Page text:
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Publication information
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Source: American Monthly Review of Reviews
Source type: magazine
Document type: editorial
Document title: “International Sympathy”
Author(s): anonymous
Date of publication: October 1901
Volume number: 24
Issue number: 4
Pagination: 394-95

 
Citation
“International Sympathy.” American Monthly Review of Reviews Oct. 1901 v24n4: pp. 394-95.
 
Transcription
full text
 
Keywords
William McKinley (death: international response).
 
Named persons
James A. Garfield; Abraham Lincoln; William McKinley.
 
Document

 

International Sympathy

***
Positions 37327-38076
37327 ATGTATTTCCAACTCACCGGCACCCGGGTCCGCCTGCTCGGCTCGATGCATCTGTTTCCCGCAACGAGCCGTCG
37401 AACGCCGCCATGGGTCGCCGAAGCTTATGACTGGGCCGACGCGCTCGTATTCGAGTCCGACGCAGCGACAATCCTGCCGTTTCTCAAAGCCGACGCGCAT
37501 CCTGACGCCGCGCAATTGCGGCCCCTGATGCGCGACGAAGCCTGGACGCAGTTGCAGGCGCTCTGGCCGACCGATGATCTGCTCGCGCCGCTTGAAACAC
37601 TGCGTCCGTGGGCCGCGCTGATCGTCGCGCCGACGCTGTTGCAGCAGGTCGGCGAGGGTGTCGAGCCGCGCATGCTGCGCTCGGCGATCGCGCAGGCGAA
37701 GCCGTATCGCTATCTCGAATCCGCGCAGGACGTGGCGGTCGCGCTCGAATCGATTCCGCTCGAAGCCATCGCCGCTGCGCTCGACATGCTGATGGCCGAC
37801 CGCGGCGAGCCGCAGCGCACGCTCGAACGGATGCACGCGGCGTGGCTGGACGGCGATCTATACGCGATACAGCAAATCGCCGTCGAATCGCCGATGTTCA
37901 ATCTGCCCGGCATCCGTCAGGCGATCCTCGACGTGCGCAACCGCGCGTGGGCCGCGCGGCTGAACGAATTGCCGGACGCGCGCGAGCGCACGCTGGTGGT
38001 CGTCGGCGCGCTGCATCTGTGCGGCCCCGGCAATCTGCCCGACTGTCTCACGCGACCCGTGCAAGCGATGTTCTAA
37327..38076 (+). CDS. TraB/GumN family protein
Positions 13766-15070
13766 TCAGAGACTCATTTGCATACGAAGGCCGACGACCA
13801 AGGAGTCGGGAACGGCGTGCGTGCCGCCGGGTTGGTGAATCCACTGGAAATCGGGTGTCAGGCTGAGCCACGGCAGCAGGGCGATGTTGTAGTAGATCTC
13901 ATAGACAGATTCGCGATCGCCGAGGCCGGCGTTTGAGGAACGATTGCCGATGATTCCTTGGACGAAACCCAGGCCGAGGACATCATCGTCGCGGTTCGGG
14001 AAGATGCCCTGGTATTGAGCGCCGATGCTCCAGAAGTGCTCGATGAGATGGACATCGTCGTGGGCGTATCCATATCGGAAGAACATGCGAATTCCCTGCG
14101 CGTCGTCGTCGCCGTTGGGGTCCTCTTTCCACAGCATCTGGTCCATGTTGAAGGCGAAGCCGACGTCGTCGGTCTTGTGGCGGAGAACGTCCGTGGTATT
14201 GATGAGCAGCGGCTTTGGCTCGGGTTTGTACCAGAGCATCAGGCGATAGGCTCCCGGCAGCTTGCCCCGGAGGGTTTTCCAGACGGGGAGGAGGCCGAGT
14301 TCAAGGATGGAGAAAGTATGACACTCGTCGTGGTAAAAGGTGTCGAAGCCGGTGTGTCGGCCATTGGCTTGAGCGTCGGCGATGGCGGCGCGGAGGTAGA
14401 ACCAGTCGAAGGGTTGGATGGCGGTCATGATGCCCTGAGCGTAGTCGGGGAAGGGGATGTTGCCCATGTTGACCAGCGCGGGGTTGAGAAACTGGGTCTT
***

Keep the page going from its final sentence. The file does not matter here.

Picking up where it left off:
Throughout the whole civilized world the news of the attack upon President McKinley was received with great concern, and his death brought forth expressions of sympathy and good-will for the people of the United States. In ceremonial ways the death of the President was recognized in almost every foreign land. In England, especially, deep feel- [394][395] ing was manifested by the King, the imperial government, the various municipal authorities, and the people as a whole. The press, with remarkable concurrence, showed an intelligent understanding of the high character and beneficent aims of President McKinley, and many finely phrased comments appeared in the European newspapers upon those touching evidences of a true and noble inner life that were revealed in the last utterances of the martyred statesman. In his Buffalo address, Mr. McKinley had shown how steam and electricity had served to bring the peoples of the world near together; and the expressions of the world on Mr. McKinley’s death proved, in their turn, how much better the world had become in its broader sympathies and its more fraternal spirit through the closer and more accurate knowledge that the age of steam, electricity, and international expositions had made possible. In spite of the rivalries of the great modern nations for political empire and commercial growth, the era of international harmony and of the brotherhood of man is coming visibly nearer; and the universal mourning for the American President last month was in its various manifestations and expressions a remarkable evidence of rapid progress in the fraternizing of the nations. There was much sympathy expressed abroad when Lincoln was shot, and also twenty years ago, at the time of the assassination of Garfield. But in those times America seemed far away, and American affairs were very little understood in Europe.

 

 


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